Why do we care so much? Do the American people have to be subject to an embarrassingly painful, yet predictable press conference every time one of our politicians hits the ‘send’ button with dirty fingers? As a teacher would make a student apologize publicly to another child so he can earn back his recess time, we are turning the political sphere into a playground, a public confessional of sorts for those who have wronged in private to offer publicly broadcast prayers of contrition.
Let’s use the simple metaphor of the tree falling in the forest: is the big fuss over the actual act or because the act was revealed? If President Obama held a press conference tomorrow announcing he had sexted another woman who was not Michelle, how would we react? Would our views of his leadership, assuming they had been positive before, become completely negative? Would former supporters immediately retract their endorsement on the grounds that he had deceived them, thus reducing their approval of him to how he behaves as a husband? Does the American public want to be led or bed by its politicians? There are many more questions that could be raised, but they correspond to the many inconsistencies and bouts of hypocrisy in the American relationship with its elected officials.
There have been intelligent articles written about Weiner’s political capacity to lead New York as mayor, dirty texts aside. Many valid reasons against him were listed including his destructive narcissism, his abysmal record in passing legislation during his tenure in congress, his questionable comprehension of pertinent issues such as what’s going on in the West Bank, and the list goes on…Ironically, until the press conference following the recent leak, Weiner was leading the polls for the Democratic primary of the mayoral race – he had 25 percent of the votes among registered Democrats. Shortly after, he dropped to 16 points. What was the basis of these voters’ support prior to the surfaced texts? Pure name recognition? Is the 9-point drop the result of feeling sorry for Huma, who according to New York magazine writer Mark Jacobson, has brown eyes that are, “pools of empathy evolved through a thousand generations of what was good and decent in the history of the human race.” Cue violins here.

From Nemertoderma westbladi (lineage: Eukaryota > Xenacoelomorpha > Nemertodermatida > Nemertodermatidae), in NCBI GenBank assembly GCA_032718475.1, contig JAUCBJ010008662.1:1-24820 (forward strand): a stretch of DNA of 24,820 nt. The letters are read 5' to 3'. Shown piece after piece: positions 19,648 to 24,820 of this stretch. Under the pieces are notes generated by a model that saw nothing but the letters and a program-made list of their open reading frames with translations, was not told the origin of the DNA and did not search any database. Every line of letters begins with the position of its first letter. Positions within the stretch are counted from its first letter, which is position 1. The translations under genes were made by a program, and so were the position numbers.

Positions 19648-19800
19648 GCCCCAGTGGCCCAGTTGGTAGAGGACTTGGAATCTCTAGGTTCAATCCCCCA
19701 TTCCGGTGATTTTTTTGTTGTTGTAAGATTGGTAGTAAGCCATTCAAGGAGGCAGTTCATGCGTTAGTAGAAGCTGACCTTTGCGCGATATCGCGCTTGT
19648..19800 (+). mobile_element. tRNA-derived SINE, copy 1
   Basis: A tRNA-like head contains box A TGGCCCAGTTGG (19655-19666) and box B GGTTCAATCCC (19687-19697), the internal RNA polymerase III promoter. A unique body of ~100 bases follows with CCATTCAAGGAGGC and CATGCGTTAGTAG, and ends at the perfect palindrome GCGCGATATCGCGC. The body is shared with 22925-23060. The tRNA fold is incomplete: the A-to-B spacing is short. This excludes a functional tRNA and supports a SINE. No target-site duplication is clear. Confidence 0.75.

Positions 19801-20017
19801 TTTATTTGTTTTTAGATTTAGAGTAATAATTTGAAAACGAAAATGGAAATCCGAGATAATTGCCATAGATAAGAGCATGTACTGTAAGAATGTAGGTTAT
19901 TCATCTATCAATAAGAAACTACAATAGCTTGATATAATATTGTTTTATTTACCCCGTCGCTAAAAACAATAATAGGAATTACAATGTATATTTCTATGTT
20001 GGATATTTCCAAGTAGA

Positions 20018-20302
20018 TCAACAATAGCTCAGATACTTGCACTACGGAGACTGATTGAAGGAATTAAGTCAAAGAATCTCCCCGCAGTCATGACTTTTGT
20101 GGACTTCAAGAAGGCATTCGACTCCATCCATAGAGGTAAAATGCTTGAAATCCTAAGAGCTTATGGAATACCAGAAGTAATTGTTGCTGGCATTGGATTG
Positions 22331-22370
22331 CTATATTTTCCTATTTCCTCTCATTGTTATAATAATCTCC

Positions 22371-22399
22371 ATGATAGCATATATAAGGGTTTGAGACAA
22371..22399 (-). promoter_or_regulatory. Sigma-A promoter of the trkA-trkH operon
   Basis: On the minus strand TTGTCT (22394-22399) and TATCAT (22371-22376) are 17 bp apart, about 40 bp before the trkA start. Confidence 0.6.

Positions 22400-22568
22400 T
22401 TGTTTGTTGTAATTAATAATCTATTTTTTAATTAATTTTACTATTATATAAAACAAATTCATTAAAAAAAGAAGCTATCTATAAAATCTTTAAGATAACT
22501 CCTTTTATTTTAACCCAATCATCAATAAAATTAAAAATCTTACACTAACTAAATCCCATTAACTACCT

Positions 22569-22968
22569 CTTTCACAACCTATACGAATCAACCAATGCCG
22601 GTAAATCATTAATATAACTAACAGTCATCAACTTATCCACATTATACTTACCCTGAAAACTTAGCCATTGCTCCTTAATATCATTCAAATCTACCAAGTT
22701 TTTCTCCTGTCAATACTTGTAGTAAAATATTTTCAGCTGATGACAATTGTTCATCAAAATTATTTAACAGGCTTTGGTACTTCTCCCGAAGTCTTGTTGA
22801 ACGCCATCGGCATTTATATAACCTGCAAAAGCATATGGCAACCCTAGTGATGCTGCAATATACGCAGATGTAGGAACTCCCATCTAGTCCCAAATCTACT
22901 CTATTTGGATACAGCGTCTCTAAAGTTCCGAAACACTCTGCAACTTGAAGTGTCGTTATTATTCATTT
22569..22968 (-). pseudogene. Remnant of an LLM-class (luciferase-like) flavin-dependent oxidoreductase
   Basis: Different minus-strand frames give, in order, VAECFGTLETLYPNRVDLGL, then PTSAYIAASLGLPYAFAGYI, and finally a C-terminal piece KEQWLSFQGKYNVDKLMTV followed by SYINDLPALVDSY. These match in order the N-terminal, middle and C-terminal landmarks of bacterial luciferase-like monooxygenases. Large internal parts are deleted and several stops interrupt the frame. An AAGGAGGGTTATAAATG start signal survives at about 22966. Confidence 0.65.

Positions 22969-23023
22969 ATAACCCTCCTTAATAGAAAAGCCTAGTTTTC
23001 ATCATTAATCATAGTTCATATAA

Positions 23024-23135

In an interview with Le Figaro, lawyer Christopher Mesnooh says that in France, “We don’t mix the lie to our wife with the lie to our country.” In the States, we attribute our expectations of the publicly orchestrated mea culpa to our Puritan roots which we so deeply value (will we ever be able to dissociate these roots from our politics?), but can we extend these same self-righteous expectations to our own homes and relationships? In a 2011 survey that polled over 100,000 people and published in the book The Normal Bar, data shows that 33 percent of men and 19 percent of women admitted to being unfaithful. Many participants also pointed out that the frequency of the sexual infidelity changed its gravity.
The Weiner jokes will die down soon enough, but they present us with a timely opportunity to examine ourselves and our politics. The cheating individuals in The Normal Bar study may not be running for office, but if they are projecting their own moral beliefs through the ballot box, perhaps they—and we—should step back and think about practicing what we preach…or toss the Puritan hats once and for all.
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Feature Image by David Boyle